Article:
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Hardy Summer - Flowering Bulbs Getting Noticed

Monthly Grown Your Mind

When thinking about bulbs, one tends to think automatically about Daffodils, Tulips and Crocus.
These are spring-flowering bulbs which are planted in the fall and beautiful in their own right,
but die back before summer and then what? What about SUMMER-flowering bulbs? These are
bulbs planted in the spring and often get by-passed because most people don't even think about
them when planning the garden. This should be easily remedied due to the simple fact that
summer-blooming bulbs are not only gorgeous, but a perfect way to add pockets of color,
height and bulk to any perennial border. With many being hardy to our nation's capital...let's get

There is one thing to watch for and that is to make sure your picks are hardy if you don't want to
have to dig them up in the fall and store them for the winter. Many times you will see a selection of
plants together as summer-flowering bulbs, but are often mixed with non-hardy bulbs to make
more of an impact for the display. Bulbs hardy to Ottawa's Zone 4 are safe to leave in the ground.
Some gardeners may dispute that we can overwinter Zone 5 bulbs but it is not a guarantee
depending on our unpredictable winters. A microclimate, or protected area, would definitely help
increase the success of marginal bulbs. With our climate changing so much lately, I may be
standing here corrected on my zonal choices. As a horticulturalist I am obligated to send out the
warning although I may not take my own advice. Do as I say and not as I do.

Let's get to the nitty-gritty. Summer bulbs need to be classified into two different categories in
order to clarify any misconceptions. There are your typical summer bulbs that do not withstand
our cold winters and end up as slimy, soft spots when left in the ground. For example: Gladiolus,
Colocasia, Canna Lily, Tigradia and Dahlias are the first thing that come to mind when one mentions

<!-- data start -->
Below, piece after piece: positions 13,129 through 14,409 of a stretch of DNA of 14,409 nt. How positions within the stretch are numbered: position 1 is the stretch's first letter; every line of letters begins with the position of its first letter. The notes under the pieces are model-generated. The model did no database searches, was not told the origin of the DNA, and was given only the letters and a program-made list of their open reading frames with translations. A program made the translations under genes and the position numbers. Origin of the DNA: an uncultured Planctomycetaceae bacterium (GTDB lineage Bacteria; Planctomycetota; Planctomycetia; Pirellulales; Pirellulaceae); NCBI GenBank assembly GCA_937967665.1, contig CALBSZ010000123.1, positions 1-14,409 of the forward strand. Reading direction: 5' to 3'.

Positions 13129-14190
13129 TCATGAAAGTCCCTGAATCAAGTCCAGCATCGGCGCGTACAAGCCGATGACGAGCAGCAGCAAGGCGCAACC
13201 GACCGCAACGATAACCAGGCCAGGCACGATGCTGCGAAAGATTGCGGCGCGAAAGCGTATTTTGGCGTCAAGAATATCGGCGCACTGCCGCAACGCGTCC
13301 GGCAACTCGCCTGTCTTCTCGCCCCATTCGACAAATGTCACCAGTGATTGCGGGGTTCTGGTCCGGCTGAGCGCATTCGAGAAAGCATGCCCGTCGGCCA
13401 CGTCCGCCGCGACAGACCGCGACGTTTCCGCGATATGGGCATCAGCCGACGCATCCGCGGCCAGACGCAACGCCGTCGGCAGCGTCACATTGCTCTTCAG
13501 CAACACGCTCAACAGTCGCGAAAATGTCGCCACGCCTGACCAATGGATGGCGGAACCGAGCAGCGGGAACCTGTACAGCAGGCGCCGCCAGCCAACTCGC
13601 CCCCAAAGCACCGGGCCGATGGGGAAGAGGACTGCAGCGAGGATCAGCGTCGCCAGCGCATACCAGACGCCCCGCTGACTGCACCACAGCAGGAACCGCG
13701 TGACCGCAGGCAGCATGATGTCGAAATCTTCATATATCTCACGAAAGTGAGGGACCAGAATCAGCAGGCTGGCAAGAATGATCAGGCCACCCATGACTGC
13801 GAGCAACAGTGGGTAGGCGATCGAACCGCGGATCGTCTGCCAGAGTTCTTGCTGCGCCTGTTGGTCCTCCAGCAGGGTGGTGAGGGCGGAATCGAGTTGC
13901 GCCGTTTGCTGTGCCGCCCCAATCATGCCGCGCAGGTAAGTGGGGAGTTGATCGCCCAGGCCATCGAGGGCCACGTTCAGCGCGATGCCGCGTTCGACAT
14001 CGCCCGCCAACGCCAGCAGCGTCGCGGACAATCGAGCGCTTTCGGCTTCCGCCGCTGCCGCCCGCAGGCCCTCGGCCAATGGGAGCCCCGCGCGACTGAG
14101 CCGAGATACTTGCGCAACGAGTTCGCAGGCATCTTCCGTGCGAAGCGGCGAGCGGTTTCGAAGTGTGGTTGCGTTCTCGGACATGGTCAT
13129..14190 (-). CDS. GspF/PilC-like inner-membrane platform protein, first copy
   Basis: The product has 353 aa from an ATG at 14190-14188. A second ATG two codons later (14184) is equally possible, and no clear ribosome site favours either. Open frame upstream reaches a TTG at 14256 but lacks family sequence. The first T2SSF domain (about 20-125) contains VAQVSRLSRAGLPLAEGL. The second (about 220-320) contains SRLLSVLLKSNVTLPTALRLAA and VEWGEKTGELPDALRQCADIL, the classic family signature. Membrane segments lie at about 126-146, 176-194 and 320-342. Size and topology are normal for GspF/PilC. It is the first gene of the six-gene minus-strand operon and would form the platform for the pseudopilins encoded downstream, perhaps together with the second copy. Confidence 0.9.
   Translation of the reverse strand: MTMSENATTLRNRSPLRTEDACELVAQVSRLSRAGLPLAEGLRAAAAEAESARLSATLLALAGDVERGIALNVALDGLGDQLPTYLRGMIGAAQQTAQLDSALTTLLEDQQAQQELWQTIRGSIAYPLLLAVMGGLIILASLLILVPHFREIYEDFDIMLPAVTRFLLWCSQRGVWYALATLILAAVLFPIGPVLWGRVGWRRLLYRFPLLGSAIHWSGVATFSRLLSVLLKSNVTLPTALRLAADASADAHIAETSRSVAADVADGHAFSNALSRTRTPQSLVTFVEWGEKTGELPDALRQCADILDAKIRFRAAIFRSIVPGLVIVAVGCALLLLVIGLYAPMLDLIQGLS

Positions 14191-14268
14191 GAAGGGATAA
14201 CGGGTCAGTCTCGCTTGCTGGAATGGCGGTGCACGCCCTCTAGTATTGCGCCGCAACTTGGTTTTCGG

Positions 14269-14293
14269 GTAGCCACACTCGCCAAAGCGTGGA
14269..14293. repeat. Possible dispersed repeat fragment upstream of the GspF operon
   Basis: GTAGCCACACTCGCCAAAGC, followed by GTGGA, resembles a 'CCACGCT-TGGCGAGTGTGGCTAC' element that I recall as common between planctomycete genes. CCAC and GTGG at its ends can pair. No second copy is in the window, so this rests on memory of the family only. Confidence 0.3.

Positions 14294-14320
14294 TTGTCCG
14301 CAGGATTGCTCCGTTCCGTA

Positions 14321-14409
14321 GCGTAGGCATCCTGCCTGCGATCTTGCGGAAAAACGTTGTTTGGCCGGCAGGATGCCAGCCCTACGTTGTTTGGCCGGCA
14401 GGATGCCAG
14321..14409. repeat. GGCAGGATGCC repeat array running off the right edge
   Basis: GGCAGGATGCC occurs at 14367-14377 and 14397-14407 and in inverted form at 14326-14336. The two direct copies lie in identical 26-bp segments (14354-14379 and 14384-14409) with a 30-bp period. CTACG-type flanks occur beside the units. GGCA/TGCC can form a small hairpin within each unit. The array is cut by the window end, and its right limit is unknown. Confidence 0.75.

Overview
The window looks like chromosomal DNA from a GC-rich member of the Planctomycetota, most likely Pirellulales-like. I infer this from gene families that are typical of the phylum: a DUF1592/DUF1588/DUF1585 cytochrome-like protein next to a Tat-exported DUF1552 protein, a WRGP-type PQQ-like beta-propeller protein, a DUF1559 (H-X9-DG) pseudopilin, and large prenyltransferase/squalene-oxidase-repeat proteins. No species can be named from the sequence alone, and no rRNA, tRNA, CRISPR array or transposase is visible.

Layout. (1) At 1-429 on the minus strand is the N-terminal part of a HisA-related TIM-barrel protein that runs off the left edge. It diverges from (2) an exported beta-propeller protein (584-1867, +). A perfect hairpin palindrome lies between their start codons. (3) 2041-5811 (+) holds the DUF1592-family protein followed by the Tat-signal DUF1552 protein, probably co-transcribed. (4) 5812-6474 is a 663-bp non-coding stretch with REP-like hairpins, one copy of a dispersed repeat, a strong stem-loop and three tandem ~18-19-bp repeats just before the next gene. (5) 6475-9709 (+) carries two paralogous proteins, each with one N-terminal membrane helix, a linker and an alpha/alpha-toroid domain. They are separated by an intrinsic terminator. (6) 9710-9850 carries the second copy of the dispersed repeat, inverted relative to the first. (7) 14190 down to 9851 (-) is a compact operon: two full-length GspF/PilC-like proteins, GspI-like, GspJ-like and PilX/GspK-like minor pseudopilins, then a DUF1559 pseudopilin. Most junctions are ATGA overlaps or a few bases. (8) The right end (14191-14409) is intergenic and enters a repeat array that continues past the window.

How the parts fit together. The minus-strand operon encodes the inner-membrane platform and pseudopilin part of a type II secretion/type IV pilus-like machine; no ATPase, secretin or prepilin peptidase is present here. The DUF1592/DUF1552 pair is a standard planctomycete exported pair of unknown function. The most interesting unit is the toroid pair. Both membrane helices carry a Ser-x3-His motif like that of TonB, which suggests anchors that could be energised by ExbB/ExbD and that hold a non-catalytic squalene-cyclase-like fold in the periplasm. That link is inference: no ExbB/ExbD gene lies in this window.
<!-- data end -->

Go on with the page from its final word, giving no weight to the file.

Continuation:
summer bulbs. These are some that require indoor winter storage. Then there are hardy summer bulbs that can be planted in spring for summer color and left in the ground for years to come. Some of these include: Alliums, Anemone, Lily-of the-Valley, Crocosmia, Fall Crocus, Foxtail Lily and Asiatic Lily, to mention a few. Although they are classified as geophytes, (a herbaceous plant that has an evolved underground storage organ where it can store water, food and nutrients), some of these are not actually bulbs, but corms, tubers or a rhizome which is what may cause all the confusion.

Summer colors are easily accomplished if you set your mind to it. Filling in areas where spring bulbs have finally died back has never been easier because bulbs take very little space. With the market flooding with new cultivars and varieties every day, color and size is no longer a hindrance. Basically, if you want it... you will eventually find it. Ask your nursery attendant for recommendations to fit your unique style and environment. They will be able to ensure that you get the plants that are hardy to your area. But because they are not mind-readers, be sure to communicate your needs to them first.

Hopefully this list will be of some comfort:


Allium sp.

  • Ornamental onion
  • Zones 3-9
  • Heights from 3 inches to 4 feet
  • Full sun to light shade
  • Drought tolerant


Anemone sylvestris

  • Snowdrop Anemone
  • Zones 3-8
  • Height up to 2 feet
  • Partly shady with moist, well-drained soil


Lilium orientale

  • Oriental lily
  • Zone 4
  • Heights from 2'-5'
  • Full sun to part shade, drought tolerant


Colchicum speciosum

  • Autumn Crocus
  • Zone 4-8
  • 4-8 inches (8-15 cm)
  • Produces foliage in spring, dies back and blooms in late summer- early fall.
  • Corms are poisonous


Eremurus stenophyllus

  • Foxtail Lily
  • 3-5 feet
  • Zone 5-8
  • Full sun with moist, well-drained soil
  • Protected from sun will help tall spikes from bending over.



  • Same common name
  • 35-45 inches (85-115 cm)
  • Zone 5-8
  • Full sun with moist, well drained soil. Will take some drought.
  • Excellent for attracting hummingbirds
  • Long slender leaves and arching habit are great for adding into other plantings.


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